Watch your step, winter’s here

More snow expected this weekend for Rifle, National Weather Service meteorologist says

Rian Wright of the Rifle Parks and Recreation Department shovels snow at Centennial Park on Tuesday morning.
Ray K. Erku/Post Independent

Rifle received a nice dusting of snow between Monday and Tuesday. There’s more to come, a weather specialist said.

Grand Junction-based National Weather Service Meteorologist Scott Stearns said Tuesday morning that Rifle received close to an inch of snow accumulation early this week.

With another storm system moving in, the town is expected to receive about another inch of snow throughout the weekend. Wind speeds are also expected to increase Thursday and Friday.

“Thursday afternoon, winds should be gusting 20 miles per hour,” he said. “It’s really not until Friday you see the strongest gusts, at 25 miles per hour.

A truck equipped with a plow drives down a residential street in Rifle on Tuesday.
Ray K. Erku/Post Independent

“Saturday into Sunday and maybe through Monday, there’s sporadic chances of snowfall throughout that time,” he added.

Snowfall in Rifle over December is expected to reach eight inches, Stearns said.

“This is basically on par with La Niña, so no big surprises there,” he said. “The southwest portion of the state is above normal for snowfall. The north is at normal.”

La Niña is a weather pattern triggered by cooler sea-surface temperatures across the east-central Pacific Ocean, bringing a variable polar jet stream into the north-central Rocky Mountain region. The opposing El Niño pattern is caused by above-average sea-surface temperatures and a more direct southwestern Pacific flow.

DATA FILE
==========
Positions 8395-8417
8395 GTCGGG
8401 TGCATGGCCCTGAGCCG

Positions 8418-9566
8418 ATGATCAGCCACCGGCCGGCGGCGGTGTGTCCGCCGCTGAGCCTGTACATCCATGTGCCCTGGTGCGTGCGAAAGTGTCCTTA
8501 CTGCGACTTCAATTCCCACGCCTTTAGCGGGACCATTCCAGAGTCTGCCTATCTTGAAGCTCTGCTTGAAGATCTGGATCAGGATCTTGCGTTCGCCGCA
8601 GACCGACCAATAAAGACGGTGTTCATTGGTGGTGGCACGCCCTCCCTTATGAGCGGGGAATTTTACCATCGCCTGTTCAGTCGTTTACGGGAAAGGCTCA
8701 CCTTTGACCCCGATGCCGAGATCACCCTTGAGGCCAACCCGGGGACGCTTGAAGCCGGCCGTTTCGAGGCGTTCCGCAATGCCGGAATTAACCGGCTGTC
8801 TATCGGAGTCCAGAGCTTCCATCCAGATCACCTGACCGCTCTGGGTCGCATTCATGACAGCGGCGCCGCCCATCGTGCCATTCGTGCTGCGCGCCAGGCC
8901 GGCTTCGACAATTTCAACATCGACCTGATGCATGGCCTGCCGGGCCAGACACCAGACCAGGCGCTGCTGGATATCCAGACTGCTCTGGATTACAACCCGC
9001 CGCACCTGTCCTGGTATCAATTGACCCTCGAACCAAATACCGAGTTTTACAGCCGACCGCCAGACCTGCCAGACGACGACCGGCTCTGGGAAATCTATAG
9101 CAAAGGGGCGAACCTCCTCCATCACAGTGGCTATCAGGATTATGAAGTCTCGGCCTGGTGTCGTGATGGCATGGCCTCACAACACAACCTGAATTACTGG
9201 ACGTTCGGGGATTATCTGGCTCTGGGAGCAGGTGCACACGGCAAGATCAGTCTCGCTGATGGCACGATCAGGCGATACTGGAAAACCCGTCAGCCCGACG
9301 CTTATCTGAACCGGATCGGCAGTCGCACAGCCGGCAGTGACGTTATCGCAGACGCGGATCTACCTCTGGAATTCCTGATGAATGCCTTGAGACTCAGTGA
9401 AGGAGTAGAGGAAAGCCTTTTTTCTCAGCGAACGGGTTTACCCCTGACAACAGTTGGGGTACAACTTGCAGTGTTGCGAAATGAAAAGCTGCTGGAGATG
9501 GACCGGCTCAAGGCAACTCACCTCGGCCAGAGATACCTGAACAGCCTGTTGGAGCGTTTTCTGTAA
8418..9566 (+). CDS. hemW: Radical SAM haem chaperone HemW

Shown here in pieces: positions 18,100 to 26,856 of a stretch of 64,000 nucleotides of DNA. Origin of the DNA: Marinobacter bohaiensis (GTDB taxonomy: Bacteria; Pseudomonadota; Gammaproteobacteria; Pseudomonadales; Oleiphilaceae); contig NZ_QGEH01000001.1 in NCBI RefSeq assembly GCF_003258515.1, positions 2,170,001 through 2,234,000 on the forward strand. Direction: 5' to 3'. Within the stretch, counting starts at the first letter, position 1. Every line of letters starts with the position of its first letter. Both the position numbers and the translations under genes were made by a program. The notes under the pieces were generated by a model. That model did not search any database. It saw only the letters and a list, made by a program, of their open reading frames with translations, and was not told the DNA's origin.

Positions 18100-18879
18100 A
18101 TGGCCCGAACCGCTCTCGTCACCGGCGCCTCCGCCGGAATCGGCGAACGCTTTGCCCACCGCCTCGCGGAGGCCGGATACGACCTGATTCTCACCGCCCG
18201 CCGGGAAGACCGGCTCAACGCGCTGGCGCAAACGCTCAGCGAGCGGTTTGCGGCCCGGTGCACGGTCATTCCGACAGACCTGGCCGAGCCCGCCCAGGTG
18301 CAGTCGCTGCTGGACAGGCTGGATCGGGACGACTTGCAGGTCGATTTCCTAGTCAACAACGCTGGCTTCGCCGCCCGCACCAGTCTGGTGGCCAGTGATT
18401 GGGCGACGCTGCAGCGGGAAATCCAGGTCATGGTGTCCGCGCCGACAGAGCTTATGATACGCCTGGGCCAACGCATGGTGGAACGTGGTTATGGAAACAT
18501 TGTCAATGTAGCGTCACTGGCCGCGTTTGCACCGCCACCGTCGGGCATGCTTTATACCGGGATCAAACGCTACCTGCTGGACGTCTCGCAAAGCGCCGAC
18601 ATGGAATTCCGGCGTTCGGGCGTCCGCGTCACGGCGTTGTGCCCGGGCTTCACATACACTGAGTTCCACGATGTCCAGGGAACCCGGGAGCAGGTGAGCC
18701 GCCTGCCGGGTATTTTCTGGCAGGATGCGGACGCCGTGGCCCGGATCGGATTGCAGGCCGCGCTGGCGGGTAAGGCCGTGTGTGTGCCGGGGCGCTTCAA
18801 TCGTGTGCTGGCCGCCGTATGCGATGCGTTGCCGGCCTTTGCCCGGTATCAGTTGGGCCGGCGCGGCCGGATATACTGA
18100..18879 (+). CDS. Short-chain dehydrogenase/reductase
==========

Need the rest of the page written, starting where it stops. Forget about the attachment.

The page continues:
Downtown Rifle covered by snow Tuesday morning.
Ray K. Erku/Post Independent

Colorado River Fire Rescue Chief Leif Sackett said the onslaught of winter conditions should prompt people to take as many precautions as they can.

Namely, Sackett doesn’t want anyone slipping. He said people should “step down” and “not out” when stepping off a curb or exiting a vehicle.

“The slips, trips, falls — those increase,” he said. “The first few big snowstorms of the year are also slide offs and vehicle accidents.”

Pay attention to your surroundings, Sackett said.

“The main thing — now that we have some snow on the ground — you definitely want to focus on your footing,” he said. “When you’re walking down the sidewalk, and it’s icy, you probably don’t want to be looking down at your phone.” 

A dusting of snow covers the head of a bull grazing near Rifle Gap Reservoir on Tuesday morning.
Ray K. Erku/Post Independent

Support Local Journalism

Support Local Journalism

Readers around Glenwood Springs and Garfield County make the Post Independent’s work possible. Your financial contribution supports our efforts to deliver quality, locally relevant journalism.

Now more than ever, your support is critical to help us keep our community informed about the evolving coronavirus pandemic and the impact it is having locally. Every contribution, however large or small, will make a difference.

Each donation will be used exclusively for the development and creation of increased news coverage.